If Week 1 of the 2017 college football season proved anything, it’s that so much can change so quickly. Last week, Florida State was ranked third in the country, was favored to win the ACC, and was vying for a statement win over Alabama in front of a prime-time national audience.

Four quarters, seven points, and one season-ending injury later, the Seminoles are more or less out of the national-title hunt.

That’s how quickly things can change.

The FSU defense will keep Jimbo Fisher in games, but without Deondre Francois – and with a running game that produced 40 yards on 27 carries – FSU will struggle against elite competition. If the Seminoles fall to No. 16 Miami on Sept. 16, their season, for all intents and purposes, is over.

(Boy, that escalated quickly! I mean, that really got out of hand fast! Brick killed a guy with a trident!)

ANYWAY, here’s a look at the top six teams in America heading into Week 2.

1 (1): Alabama (1-0)

It was a one-game sample against one of the best defenses in the country, but I feel relatively comfortable making this statement: the Alabama offense is not that good. Jalen Hurts completed 10 passes for 96 yards in Alabama’s 24-7 win over Florida State, and only one player, Calvin Ridley, had more than one catch. Yes, the Tide won by three scores, but this was a three-point game with less than two minutes to go in the third quarter. If I’m a Bama fan, I’m not losing sleep, but I’m also wondering what happens in a shootout, especially late in the season. Alabama has allowed 35+ points in three of its five playoff games – and lost two of them. If weapons outside of Ridley do not emerge, that’s a problem.

2 (4): Ohio State (1-0)

Ohio State’s offense didn’t look great against Indiana but still managed 49 points, as J.T. Barrett posted his first 300-yard game since last year’s season-opener against Bowling Green. He also had touchdown throws to three different receivers, which, 12 months ago, would have been a miracle.

True freshman tailback J.K. Dobbins, meanwhile, is legit. Dude had 205 total yards in his first college game. Dobbins will start against Oklahoma, but unless Urban Meyer plans on giving him 300+ touches this season, you’ll still see a steady diet of Mike Weber.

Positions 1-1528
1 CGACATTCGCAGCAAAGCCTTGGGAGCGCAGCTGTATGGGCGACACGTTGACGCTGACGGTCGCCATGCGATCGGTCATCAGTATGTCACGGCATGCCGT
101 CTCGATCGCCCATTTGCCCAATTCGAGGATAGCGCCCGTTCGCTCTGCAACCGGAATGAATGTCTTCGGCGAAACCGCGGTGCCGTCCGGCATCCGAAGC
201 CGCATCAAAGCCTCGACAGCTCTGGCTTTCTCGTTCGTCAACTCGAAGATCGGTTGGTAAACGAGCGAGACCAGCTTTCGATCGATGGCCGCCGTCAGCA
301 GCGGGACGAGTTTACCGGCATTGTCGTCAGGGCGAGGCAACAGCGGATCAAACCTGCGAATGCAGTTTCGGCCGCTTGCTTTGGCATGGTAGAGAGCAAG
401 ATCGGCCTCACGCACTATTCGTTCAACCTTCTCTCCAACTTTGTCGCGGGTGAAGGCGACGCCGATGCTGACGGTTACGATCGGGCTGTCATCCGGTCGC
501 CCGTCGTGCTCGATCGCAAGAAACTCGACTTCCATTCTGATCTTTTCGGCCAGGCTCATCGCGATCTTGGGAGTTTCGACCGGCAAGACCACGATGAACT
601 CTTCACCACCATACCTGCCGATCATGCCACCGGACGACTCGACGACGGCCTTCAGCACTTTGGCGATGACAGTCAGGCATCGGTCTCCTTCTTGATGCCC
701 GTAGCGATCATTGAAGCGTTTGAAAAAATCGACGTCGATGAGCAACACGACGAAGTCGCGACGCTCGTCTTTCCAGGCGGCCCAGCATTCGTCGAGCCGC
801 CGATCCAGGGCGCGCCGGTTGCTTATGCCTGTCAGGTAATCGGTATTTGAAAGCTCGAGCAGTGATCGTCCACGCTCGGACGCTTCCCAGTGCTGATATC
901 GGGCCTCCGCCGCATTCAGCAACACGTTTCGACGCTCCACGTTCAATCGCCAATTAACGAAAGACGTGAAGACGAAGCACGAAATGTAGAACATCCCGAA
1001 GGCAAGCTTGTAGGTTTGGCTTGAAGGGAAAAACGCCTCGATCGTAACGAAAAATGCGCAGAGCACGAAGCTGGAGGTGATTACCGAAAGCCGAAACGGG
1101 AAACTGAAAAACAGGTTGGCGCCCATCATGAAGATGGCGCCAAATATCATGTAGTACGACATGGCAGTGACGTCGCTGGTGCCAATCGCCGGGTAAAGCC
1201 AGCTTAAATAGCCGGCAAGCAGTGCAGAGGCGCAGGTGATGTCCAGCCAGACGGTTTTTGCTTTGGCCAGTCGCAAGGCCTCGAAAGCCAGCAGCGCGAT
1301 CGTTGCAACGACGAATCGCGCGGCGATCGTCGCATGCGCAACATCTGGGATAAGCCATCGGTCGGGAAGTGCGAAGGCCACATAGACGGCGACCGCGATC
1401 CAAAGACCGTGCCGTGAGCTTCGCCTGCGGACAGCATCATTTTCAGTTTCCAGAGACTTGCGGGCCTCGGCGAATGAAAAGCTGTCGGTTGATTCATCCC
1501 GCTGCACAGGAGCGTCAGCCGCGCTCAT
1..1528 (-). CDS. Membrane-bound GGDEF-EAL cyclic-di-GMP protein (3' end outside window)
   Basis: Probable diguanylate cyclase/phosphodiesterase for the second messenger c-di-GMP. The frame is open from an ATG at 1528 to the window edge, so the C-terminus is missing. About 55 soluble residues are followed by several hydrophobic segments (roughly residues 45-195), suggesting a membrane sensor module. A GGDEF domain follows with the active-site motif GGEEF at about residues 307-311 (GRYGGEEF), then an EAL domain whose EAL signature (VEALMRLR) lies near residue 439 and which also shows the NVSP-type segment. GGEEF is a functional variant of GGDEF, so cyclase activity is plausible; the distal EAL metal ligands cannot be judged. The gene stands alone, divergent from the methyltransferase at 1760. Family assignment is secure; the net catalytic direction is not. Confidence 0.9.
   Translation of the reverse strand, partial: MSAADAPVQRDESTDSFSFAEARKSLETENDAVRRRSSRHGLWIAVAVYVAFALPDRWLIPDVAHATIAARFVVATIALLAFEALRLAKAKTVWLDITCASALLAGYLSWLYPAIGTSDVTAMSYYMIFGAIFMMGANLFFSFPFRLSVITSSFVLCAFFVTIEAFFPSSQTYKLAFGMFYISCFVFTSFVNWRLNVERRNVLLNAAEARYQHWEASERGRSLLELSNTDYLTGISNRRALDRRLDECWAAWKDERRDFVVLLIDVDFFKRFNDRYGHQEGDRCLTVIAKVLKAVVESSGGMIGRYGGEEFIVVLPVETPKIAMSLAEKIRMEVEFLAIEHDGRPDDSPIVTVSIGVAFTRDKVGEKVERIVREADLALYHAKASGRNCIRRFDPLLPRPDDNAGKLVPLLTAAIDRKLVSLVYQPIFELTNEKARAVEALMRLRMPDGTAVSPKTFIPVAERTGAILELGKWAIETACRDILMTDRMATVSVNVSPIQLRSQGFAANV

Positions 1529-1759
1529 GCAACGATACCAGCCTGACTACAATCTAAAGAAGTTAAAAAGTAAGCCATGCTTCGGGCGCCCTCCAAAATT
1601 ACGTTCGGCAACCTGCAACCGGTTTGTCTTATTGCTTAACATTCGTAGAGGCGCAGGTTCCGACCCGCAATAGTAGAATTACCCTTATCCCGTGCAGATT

The offense is still a work in progress, but the weapons are there.

3 (3) Clemson (1-0)

Clemson began the post-Deshaun Watson era with a 56-3 beatdown of Kent State.

Fun times.

Quarterback Kelly Bryant did his best Deshaun Watson impersonation, accounting for 300+ total yards and two scores (one pass, one rush), but let’s see how he fares against No. 13 Auburn. The Tigers – the ones from Auburn – should provide a stiffer test this week.

4 (6) Penn State (1-0)

I don’t like rewarding teams for blowout wins over the MAC, but man, Penn State is good, and Saquon Barkley is absurdly good. As long as he’s on the field, Penn State can beat anyone.


5 (NR): Michigan (1-0)

I said last week that I wasn’t a believer in USC, and the Trojans’ white-knuckle win over Western Michigan was exactly why. While I still think this is a rebuilding year for Michigan – and by “rebuilding year,” I mean 9-3 or better – I have to give Jim Harbaugh some love after the beatdown he gave the trash-taking Gators, who, in their last two games against Michigan, have allowed 84 points and scored just one offensive touchdown.

Go home, Gators. You’re drunk.

6 (NR) Oklahoma (1-0)

Did we learn anything about the Sooners in their 56-7 win over UTEP? No, not really. Will we learn a lot about the Sooners when they face Ohio State in Columbus on Saturday? Yes. Definitely yes.

Here’s the deal: The Buckeyes embarrassed Oklahoma in Norman last year. There’s no ifs, ands or buts about that. It was ugly. And that was when the Sooners had Joe Mixon, Semaje Perine, and Dede Westbrook, all of whom are in the NFL. So, should we expect Baker Mayfield and friends to waltz into the Horseshoe and win? No, we should not.

But if they – or the Big 12 – want respect, it needs to be close. Not close for a half. Not close for three quarters. I’m talking fourth-quarter, last-drive, down-to-the-wire close.

If Oklahoma wins, you’ve got a playoff contender and Heisman Trophy candidate. If Oklahoma gets blown out, you’ve got another year of Big 12 irrelevance.

No pressure.

Tony Meale is a Chicago-based author, journalist, and content creator who uses words to inform, educate, entertain, and inspire. A Cincinnati native, he has a bachelor’s degree in English from Saint Louis University and a master’s degree in journalism from Ohio University. He began his career as a high school sports reporter before writing and publishing 2012’s “The Chosen Ones: The Team That Beat LeBron,” a behind-the-scenes look at the greatest sports story never told. He’s been creating written and spoken content ever since.


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